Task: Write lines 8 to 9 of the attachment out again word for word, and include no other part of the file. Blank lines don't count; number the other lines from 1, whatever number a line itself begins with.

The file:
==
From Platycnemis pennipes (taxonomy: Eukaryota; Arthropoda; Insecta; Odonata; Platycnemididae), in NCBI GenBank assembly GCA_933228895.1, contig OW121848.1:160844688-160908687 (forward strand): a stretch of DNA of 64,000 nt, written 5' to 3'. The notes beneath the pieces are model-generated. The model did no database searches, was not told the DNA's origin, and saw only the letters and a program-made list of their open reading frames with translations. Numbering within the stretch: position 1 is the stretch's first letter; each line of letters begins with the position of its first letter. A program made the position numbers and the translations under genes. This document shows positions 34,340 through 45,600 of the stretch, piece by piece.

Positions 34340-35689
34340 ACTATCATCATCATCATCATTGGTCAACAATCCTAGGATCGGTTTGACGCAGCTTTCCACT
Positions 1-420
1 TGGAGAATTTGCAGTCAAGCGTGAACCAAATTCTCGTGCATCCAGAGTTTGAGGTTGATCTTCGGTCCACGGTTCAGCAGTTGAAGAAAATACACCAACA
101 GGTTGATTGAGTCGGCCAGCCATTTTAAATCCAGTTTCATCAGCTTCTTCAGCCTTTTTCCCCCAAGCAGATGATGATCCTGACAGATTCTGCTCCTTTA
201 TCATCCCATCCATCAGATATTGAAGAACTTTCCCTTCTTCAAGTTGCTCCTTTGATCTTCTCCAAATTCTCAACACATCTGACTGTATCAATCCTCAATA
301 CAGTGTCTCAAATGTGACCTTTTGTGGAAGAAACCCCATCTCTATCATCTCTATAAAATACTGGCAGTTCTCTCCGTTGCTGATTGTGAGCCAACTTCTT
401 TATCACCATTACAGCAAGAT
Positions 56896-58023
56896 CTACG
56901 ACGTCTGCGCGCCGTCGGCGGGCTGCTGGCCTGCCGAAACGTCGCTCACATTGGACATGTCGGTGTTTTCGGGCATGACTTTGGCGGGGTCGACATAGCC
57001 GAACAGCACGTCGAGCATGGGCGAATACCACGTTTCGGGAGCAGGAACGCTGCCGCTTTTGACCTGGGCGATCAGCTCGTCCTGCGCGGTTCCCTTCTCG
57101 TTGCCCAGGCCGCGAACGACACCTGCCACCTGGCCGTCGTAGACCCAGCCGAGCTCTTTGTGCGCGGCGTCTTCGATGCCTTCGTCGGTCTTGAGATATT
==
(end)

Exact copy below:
301 CAGTGTCTCAAATGTGACCTTTTGTGGAAGAAACCCCATCTCTATCATCTCTATAAAATACTGGCAGTTCTCTCCGTTGCTGATTGTGAGCCAACTTCTT
401 TATCACCATTACAGCAAGAT